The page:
Some suggestions on using metal roof as groundplane.
When I lived back in the city I had a small two story town house with a
galvanised corrugated steel roof.
I used various quarter wave verticals with their base on a stub mast working
against 3-4 slightly sloping quarter wave radials.
For 80m I used a quarter wave inverted L (more like half an inverted v).
This was alwys used with at least one quarter wave radial. These longer
radials would run to a corner of the roof and then along the fence tops at
the sides of the lot.
I bonded the roof iron by spot soldering thin tinned copper wires at the
corners of the metal sheets.
Using a simple home made clip on rf current meter showed no current in a
wire from the junction of the high band radials to the roof. i.e. the fan of
radials effectively isolated the system from the metal below.
Current flowed in this wire when I worked the 80m inverted L. I measured the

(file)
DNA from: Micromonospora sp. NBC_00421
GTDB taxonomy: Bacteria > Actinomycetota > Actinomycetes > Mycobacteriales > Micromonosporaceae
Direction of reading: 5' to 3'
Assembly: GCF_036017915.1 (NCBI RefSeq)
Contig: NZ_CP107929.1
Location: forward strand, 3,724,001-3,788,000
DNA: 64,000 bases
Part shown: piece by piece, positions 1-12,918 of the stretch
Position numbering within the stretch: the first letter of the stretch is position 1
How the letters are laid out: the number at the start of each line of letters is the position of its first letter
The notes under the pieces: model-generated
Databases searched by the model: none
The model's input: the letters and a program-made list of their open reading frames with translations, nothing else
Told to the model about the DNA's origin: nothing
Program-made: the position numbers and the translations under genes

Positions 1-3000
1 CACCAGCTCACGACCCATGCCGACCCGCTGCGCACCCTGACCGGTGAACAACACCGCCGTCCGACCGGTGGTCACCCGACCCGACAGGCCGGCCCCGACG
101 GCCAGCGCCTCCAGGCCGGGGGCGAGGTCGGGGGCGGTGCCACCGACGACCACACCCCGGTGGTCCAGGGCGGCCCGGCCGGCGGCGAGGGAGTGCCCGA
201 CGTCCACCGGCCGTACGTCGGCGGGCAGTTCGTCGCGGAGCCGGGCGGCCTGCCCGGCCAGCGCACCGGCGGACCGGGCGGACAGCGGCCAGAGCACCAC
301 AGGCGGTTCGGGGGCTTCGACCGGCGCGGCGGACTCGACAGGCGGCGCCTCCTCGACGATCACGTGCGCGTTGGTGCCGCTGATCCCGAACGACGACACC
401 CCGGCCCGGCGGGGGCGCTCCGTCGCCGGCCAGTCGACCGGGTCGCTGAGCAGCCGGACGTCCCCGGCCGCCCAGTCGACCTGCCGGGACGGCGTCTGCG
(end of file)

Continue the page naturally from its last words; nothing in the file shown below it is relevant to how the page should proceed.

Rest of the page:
drop in feedpoint impedance as extra 1/4 wave radials were attached to the
I came to the conclusion that the relatively small metal roof was equivalent
to at least 5 radials so far as currents were concerned.
I never tried the higher bands against the roof alone.
The 80m L worked very well, better than might be reasonably expected.
The little link wires corroded out very rapidly, so use a better bonding
technique if going this road.
I would certainly advise giving the metal roof a try as a groundplane.
Barry Kirkwood PhD ZL1DD
Signal Hill Homestay
66 Cory Road
Waiheke Island 1240
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